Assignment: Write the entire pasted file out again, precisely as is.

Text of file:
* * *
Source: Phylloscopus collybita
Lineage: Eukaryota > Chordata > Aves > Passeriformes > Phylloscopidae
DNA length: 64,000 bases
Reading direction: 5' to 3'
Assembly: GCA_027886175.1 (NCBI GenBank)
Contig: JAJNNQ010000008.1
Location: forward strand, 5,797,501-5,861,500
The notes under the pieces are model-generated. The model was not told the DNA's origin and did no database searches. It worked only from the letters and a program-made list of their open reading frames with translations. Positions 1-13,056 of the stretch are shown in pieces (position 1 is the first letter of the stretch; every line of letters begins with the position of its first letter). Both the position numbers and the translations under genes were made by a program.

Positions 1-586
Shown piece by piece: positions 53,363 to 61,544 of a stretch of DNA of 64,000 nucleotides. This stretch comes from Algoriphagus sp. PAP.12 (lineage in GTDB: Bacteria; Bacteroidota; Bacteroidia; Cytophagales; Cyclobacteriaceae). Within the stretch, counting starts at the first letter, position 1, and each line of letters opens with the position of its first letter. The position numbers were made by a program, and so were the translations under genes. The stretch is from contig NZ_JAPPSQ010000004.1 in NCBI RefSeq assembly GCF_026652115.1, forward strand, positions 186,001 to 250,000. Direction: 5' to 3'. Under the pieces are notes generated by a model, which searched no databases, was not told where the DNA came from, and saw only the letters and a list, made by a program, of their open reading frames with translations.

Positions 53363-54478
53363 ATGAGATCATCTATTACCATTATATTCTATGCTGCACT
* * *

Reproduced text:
Source: Phylloscopus collybita
Lineage: Eukaryota > Chordata > Aves > Passeriformes > Phylloscopidae
DNA length: 64,000 bases
Reading direction: 5' to 3'
Assembly: GCA_027886175.1 (NCBI GenBank)
Contig: JAJNNQ010000008.1
Location: forward strand, 5,797,501-5,861,500
The notes under the pieces are model-generated. The model was not told the DNA's origin and did no database searches. It worked only from the letters and a program-made list of their open reading frames with translations. Positions 1-13,056 of the stretch are shown in pieces (position 1 is the first letter of the stretch; every line of letters begins with the position of its first letter). Both the position numbers and the translations under genes were made by a program.

Positions 1-586
Shown piece by piece: positions 53,363 to 61,544 of a stretch of DNA of 64,000 nucleotides. This stretch comes from Algoriphagus sp. PAP.12 (lineage in GTDB: Bacteria; Bacteroidota; Bacteroidia; Cytophagales; Cyclobacteriaceae). Within the stretch, counting starts at the first letter, position 1, and each line of letters opens with the position of its first letter. The position numbers were made by a program, and so were the translations under genes. The stretch is from contig NZ_JAPPSQ010000004.1 in NCBI RefSeq assembly GCF_026652115.1, forward strand, positions 186,001 to 250,000. Direction: 5' to 3'. Under the pieces are notes generated by a model, which searched no databases, was not told where the DNA came from, and saw only the letters and a list, made by a program, of their open reading frames with translations.

Positions 53363-54478
53363 ATGAGATCATCTATTACCATTATATTCTATGCTGCACT